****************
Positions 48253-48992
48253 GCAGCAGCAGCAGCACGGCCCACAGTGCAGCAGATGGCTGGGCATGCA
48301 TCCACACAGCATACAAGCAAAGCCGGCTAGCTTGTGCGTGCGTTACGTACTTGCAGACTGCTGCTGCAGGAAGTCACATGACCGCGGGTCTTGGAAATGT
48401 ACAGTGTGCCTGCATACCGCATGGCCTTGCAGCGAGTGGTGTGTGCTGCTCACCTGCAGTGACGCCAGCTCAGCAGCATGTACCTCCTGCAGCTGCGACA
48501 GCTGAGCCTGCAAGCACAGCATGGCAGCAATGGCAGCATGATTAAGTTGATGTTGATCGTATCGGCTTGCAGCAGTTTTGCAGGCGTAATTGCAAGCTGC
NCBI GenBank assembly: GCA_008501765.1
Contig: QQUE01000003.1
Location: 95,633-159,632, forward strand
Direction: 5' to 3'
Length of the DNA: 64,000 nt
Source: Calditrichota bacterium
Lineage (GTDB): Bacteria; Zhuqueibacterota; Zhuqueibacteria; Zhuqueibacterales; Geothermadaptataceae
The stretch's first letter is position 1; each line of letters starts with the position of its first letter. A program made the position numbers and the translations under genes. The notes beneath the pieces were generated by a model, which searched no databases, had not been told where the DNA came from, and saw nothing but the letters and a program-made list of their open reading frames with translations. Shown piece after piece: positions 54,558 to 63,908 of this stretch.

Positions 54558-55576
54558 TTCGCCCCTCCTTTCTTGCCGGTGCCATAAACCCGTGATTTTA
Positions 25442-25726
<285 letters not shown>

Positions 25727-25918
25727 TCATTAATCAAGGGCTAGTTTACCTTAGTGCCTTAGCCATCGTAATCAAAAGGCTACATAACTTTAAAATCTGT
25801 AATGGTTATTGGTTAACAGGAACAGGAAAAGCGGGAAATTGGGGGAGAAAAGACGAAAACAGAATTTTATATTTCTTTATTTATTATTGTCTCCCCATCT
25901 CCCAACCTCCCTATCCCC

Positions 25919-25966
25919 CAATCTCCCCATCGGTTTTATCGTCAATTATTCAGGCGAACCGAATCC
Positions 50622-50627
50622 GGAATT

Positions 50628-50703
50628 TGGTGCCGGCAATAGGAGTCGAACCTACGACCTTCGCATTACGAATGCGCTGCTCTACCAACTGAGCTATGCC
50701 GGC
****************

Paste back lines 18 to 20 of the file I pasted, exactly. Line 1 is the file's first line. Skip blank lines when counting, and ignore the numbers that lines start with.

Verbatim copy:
Positions 25727-25918
25727 TCATTAATCAAGGGCTAGTTTACCTTAGTGCCTTAGCCATCGTAATCAAAAGGCTACATAACTTTAAAATCTGT
25801 AATGGTTATTGGTTAACAGGAACAGGAAAAGCGGGAAATTGGGGGAGAAAAGACGAAAACAGAATTTTATATTTCTTTATTTATTATTGTCTCCCCATCT